Deforestation declines in Amazon


A photo released by Brazil's environment ministry shows a deforested area in the rain forest in the southern Para state.


Jefferson Ruddy

Brazil says the rate of deforestation in the Amazon rainforest is at its lowest level in 23 years.

Deforestation fell 11 percent between August 2010 and July 2011 compared to the same period the previous year.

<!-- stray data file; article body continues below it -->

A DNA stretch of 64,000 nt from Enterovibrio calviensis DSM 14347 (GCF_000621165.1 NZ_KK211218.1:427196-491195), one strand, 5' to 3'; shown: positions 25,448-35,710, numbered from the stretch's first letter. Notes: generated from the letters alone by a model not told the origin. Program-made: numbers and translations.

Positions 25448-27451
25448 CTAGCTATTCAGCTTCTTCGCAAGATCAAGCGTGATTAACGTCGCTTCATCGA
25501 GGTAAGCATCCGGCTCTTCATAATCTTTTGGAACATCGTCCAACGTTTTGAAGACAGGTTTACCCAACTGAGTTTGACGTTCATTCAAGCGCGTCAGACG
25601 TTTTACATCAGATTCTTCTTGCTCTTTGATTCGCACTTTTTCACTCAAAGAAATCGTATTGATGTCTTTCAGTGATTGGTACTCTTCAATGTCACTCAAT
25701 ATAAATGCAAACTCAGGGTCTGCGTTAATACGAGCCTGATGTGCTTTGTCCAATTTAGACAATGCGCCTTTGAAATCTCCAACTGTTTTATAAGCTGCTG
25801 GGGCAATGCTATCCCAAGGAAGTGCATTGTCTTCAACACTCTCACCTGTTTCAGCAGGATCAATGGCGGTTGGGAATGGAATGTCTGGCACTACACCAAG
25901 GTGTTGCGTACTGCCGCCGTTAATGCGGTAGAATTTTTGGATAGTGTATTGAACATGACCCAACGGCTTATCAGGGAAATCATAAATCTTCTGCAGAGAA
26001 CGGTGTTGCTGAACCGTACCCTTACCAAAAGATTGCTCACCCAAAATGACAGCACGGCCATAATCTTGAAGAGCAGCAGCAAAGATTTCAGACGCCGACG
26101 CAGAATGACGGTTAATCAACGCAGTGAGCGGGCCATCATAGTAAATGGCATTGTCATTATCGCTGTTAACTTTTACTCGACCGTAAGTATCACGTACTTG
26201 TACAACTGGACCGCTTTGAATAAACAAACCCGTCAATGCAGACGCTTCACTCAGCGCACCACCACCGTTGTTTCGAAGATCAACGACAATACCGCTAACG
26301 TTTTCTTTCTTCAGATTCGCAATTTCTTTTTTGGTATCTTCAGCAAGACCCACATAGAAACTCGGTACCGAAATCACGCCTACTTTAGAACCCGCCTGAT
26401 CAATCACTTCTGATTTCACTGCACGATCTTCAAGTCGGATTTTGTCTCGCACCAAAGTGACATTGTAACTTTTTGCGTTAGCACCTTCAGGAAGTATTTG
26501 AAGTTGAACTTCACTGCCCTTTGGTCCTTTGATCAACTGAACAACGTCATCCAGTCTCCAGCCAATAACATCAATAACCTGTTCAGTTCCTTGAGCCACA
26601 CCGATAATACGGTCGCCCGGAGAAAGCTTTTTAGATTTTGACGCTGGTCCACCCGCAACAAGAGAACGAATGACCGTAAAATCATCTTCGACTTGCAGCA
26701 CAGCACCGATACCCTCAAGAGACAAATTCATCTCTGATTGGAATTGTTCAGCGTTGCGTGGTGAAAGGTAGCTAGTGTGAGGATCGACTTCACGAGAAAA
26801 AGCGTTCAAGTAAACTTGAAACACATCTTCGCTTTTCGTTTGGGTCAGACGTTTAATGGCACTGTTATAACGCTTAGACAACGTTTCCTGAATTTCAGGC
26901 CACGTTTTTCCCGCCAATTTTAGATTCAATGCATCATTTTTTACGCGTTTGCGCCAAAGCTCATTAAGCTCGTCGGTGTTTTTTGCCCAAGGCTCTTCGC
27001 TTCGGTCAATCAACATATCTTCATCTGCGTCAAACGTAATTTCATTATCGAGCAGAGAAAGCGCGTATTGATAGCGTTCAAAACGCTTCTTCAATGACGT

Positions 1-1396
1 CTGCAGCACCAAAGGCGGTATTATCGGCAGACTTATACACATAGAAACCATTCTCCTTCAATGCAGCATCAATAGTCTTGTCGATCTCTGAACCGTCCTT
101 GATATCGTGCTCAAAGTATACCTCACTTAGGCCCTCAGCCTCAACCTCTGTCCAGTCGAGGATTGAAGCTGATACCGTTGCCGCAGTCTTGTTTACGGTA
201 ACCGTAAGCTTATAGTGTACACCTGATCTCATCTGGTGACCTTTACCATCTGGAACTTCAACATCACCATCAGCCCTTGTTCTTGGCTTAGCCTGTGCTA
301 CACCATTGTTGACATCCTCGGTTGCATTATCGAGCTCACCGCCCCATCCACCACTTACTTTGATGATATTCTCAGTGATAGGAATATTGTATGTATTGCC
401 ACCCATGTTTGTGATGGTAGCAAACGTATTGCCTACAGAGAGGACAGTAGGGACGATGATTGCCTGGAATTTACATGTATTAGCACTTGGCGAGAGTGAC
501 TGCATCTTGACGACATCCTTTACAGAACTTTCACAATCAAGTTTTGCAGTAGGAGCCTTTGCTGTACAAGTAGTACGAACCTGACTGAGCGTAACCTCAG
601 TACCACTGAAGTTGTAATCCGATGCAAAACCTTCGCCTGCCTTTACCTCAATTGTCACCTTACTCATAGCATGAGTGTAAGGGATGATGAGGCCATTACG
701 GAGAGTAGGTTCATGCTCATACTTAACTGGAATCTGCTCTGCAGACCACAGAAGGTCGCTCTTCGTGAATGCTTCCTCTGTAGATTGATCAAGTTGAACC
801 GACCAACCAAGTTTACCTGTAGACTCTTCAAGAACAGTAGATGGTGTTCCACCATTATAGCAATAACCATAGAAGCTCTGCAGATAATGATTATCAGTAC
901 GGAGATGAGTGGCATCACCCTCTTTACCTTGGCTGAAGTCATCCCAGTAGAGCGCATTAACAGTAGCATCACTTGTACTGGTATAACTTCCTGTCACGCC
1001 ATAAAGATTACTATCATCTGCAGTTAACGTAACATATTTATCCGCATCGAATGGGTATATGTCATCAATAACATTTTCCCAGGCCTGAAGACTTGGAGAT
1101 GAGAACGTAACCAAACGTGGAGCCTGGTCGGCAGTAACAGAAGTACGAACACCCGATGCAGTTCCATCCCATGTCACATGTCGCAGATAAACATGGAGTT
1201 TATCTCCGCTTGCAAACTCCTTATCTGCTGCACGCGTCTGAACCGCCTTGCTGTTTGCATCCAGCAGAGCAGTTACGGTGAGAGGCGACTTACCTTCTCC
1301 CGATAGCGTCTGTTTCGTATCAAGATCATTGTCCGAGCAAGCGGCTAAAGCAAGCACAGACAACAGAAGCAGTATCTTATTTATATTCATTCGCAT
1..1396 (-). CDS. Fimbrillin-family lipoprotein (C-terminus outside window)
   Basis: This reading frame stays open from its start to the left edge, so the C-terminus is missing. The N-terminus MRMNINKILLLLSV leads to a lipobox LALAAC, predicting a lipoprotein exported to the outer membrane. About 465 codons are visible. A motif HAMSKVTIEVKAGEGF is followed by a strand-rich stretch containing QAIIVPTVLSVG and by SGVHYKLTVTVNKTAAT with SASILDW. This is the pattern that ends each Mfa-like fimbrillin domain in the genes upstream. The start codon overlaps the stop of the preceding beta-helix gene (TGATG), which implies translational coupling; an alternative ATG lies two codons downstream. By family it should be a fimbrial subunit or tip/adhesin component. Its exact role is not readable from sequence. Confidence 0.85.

The main causes behind the felling of the world's largest rainforest are cattle farming, agriculture and logging for timber, reports the BBC.

Deforestation in the Amazon reached a historic peak in 2003-2004 at 10,700 square miles. This year 2,400 square miles of rainforest disappeared, according to statistics from Brazil's National Institute for Space Research.

But the Brazilian Senate is set to approve legislation today that would roll back parts of Brazil's forest code. Environmentalists fear the new measures pose a serious threat to preserving the rainforest.

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